YouTube will remove content that promotes “cancer treatments that have been proven harmful or ineffective” or that “discourage viewers from seeking professional medical treatment,” the video platform announced today. The enforcement comes as YouTube tries to streamline its medical moderation guidelines based on what it knows as it tries to tackle misinformation about topics like covid-19, vaccines, and health. reproduction.
Going forward, Google’s video platform says it will apply its medical misinformation policies when there is a high risk to public health, when public guidance from health authorities is available, and when a subject is prone to error. YouTube hopes that this policy framework will be flexible enough to cover a wide range of medical topics, while finding a balance between harm reduction and allowing debate.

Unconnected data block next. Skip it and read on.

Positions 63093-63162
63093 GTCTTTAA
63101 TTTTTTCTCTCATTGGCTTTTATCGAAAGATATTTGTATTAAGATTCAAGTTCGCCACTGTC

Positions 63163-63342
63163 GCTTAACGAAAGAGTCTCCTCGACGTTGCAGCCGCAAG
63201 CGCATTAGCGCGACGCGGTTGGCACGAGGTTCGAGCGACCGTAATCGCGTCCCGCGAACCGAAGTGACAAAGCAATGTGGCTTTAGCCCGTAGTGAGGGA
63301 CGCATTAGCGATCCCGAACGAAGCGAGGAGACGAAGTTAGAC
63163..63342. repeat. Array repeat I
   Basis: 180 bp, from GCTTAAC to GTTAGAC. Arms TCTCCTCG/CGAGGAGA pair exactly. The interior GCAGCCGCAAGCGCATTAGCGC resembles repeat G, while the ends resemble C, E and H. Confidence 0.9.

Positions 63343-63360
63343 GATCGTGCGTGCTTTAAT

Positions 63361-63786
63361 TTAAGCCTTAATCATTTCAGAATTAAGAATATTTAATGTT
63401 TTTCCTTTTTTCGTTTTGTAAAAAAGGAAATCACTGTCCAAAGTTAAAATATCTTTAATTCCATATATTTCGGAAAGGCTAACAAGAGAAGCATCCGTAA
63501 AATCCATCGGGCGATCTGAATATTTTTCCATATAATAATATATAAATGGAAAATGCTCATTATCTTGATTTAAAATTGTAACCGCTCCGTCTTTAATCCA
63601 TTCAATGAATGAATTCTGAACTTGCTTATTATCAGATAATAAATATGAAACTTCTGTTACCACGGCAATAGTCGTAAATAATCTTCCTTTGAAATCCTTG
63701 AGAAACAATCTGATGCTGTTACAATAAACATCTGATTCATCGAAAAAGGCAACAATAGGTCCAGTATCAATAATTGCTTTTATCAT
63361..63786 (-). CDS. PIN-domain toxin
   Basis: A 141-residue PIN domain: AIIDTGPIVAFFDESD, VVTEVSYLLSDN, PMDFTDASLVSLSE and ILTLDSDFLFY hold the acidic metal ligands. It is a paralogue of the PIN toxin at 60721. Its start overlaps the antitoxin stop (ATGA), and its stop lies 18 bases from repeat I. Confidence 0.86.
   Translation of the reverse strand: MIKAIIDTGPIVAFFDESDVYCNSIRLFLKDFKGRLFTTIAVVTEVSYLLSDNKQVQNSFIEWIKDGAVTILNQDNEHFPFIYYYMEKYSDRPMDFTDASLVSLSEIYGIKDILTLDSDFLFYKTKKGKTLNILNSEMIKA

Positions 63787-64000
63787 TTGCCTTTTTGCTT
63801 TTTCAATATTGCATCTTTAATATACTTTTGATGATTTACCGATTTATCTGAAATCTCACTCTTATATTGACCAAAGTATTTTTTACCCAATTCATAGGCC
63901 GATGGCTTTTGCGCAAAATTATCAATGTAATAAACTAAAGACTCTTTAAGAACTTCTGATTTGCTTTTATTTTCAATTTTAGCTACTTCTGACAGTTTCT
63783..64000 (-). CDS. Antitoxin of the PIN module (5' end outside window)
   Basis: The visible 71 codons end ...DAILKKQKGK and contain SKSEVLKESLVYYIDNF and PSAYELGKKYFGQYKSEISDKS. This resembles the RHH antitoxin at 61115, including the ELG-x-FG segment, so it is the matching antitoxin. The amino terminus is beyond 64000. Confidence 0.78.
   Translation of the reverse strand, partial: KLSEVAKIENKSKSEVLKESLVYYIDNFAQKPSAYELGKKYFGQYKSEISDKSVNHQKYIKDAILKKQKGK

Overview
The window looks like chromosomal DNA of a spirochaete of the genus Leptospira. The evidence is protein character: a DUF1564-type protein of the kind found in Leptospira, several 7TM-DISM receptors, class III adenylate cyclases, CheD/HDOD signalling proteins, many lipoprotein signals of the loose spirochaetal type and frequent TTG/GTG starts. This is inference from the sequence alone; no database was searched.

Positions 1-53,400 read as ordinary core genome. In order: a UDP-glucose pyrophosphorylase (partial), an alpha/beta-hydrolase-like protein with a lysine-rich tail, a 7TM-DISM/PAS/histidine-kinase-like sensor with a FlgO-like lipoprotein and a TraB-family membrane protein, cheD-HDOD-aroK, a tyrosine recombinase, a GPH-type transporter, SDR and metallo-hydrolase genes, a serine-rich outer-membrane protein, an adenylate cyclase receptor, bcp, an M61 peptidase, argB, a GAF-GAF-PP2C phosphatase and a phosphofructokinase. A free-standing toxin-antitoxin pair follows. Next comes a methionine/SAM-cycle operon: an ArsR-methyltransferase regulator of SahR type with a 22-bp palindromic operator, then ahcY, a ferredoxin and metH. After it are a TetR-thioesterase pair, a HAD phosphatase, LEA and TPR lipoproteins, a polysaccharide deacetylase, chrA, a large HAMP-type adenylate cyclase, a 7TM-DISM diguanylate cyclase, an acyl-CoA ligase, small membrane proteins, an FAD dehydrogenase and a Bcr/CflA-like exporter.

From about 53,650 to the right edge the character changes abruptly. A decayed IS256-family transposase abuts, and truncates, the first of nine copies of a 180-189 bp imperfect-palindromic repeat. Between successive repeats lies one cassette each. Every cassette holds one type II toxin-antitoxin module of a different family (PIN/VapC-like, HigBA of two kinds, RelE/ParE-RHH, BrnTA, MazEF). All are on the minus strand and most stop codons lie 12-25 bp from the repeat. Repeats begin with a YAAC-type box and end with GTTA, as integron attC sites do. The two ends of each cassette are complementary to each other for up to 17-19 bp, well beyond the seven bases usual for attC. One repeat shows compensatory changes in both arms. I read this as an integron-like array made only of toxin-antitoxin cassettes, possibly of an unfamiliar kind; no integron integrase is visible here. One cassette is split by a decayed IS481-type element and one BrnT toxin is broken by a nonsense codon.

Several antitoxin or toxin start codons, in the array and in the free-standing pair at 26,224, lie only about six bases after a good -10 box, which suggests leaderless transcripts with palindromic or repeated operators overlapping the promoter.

Videos are not allowed to discourage viewers from seeking professional medical treatment
In its blog post, YouTube said it will act against treatments that are actively harmful, as well as those that have not been proven and are proposed instead of established alternatives. A video cannot, for example, encourage users to take vitamin C supplements as an alternative to radiation therapy.